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Biochem, Nutrition Question about Protein


You may know about protein poisoning, or Rabbit starvation; a situation where individuals eating nearly 100% protein die of malnutrition because the body can only turn a limited amount into glucose or fat.

I have read that at above about .7 grams of protein per pound of bodyweight excess protein ends up as Urea, and that at above about .85 it tends to end up as Ammonia.

Can someone clarify what is going on when protein gets turned into urea or ammonia? When protein gets turned into urea, are the calories lost, or is urea just where the nitrogen ends up after the excess protein gets turned into glucose? Also same for Ammonia? It seems like having protein lost as urea means that you are losing those calories since there is carbon lost in the end product, while ammonia has no carbon so I would think that the carboxylic acid portion of the amino acid is getting turned into glucose?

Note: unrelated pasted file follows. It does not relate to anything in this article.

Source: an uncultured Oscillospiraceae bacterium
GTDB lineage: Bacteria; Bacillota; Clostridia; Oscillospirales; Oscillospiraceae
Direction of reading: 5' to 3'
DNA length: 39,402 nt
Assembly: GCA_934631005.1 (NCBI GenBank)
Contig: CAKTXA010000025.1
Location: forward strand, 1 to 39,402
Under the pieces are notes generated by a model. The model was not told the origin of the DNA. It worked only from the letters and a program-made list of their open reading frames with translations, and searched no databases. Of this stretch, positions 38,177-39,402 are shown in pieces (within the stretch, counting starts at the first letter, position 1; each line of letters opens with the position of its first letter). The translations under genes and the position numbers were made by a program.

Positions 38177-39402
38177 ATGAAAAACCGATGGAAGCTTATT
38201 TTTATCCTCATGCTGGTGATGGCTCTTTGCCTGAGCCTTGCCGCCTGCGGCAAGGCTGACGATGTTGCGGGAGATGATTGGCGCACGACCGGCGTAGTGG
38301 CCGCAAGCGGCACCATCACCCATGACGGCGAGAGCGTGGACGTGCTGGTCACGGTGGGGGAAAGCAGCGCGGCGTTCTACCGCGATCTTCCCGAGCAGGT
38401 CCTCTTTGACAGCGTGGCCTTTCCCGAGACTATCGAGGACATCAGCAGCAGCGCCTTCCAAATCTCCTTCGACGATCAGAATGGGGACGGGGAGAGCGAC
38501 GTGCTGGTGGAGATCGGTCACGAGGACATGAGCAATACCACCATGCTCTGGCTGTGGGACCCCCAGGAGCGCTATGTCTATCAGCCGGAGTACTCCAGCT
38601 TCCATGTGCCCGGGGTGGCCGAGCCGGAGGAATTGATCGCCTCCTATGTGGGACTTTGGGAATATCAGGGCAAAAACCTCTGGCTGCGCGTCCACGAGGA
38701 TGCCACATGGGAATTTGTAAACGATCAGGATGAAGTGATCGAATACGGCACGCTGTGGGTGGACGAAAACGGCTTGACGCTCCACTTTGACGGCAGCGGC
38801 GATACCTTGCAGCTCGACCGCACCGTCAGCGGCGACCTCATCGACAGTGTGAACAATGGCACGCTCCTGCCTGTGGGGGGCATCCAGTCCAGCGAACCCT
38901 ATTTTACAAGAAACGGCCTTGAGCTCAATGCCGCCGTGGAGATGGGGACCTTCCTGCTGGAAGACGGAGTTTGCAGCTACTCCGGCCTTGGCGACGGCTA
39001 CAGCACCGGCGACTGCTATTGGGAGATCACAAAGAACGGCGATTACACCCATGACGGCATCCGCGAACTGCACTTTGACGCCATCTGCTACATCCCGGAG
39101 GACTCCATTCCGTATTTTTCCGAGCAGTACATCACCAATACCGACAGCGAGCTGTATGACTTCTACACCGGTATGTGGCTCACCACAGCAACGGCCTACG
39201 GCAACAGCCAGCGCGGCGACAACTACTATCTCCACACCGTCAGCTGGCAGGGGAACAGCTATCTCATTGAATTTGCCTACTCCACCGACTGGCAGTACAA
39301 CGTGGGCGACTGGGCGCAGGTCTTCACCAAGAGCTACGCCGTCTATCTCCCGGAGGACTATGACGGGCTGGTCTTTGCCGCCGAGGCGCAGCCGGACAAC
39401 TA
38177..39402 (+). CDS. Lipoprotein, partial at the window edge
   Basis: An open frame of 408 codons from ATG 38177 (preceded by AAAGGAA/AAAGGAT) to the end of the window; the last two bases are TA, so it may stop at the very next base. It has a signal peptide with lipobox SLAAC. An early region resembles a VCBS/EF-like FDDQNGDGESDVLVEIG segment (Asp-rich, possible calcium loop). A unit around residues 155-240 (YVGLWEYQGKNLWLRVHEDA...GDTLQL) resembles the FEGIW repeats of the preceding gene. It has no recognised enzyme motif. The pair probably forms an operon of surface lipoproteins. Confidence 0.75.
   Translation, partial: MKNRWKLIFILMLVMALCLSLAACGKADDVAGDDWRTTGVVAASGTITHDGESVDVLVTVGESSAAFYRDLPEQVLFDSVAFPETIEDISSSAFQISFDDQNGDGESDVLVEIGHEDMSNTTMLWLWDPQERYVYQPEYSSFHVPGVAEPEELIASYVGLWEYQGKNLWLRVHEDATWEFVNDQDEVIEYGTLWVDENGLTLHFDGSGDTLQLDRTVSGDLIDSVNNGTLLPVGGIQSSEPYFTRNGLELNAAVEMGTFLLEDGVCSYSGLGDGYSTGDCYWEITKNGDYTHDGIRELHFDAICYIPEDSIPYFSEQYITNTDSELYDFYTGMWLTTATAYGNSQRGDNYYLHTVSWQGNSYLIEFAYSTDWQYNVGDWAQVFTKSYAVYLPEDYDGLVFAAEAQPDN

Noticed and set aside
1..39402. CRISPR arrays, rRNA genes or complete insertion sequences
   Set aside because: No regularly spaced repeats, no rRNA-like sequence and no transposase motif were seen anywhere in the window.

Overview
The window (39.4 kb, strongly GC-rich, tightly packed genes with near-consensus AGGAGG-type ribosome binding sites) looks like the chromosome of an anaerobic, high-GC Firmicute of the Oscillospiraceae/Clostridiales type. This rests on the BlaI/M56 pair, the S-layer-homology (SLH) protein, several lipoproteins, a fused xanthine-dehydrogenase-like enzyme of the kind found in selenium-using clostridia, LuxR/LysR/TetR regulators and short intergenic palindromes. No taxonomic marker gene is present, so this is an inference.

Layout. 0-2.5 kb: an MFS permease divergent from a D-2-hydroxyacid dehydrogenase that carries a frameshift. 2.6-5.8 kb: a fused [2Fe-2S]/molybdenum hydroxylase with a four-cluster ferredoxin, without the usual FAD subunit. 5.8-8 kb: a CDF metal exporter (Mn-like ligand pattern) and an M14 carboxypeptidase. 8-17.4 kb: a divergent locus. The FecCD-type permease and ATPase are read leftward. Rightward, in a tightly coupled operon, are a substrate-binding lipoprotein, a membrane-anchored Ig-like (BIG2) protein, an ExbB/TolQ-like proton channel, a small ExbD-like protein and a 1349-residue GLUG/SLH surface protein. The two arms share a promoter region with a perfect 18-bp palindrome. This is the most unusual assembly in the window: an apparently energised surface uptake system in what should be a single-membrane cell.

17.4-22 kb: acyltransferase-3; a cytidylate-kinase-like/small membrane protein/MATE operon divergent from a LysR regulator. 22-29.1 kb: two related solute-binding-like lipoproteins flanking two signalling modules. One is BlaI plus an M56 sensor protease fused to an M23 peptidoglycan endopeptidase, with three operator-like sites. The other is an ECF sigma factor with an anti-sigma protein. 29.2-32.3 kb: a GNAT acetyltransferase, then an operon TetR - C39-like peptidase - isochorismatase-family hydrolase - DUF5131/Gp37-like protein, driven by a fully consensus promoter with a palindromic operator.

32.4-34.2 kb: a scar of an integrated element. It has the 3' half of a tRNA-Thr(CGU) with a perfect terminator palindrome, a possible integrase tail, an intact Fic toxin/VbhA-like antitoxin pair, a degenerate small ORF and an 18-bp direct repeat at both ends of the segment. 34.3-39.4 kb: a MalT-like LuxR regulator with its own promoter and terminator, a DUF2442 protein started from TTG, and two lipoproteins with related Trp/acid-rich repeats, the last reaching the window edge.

(that is a question)

Anyway, why would urea be produced first and then ammonia, or is there always a mix of the two? How are calories just lost in the case of Rabbit starvation? What is the fate of the carboxylic backbone.

Also wondering if insulin would tend to be high or low during periods of ammonia buildup?

So basically, how do you get from amino acids to ammonia and urea and when do amino acids yield glucose and when don’t they? Why can you only turn a limited amount of amino acids into glucose? Is it limited by the liver?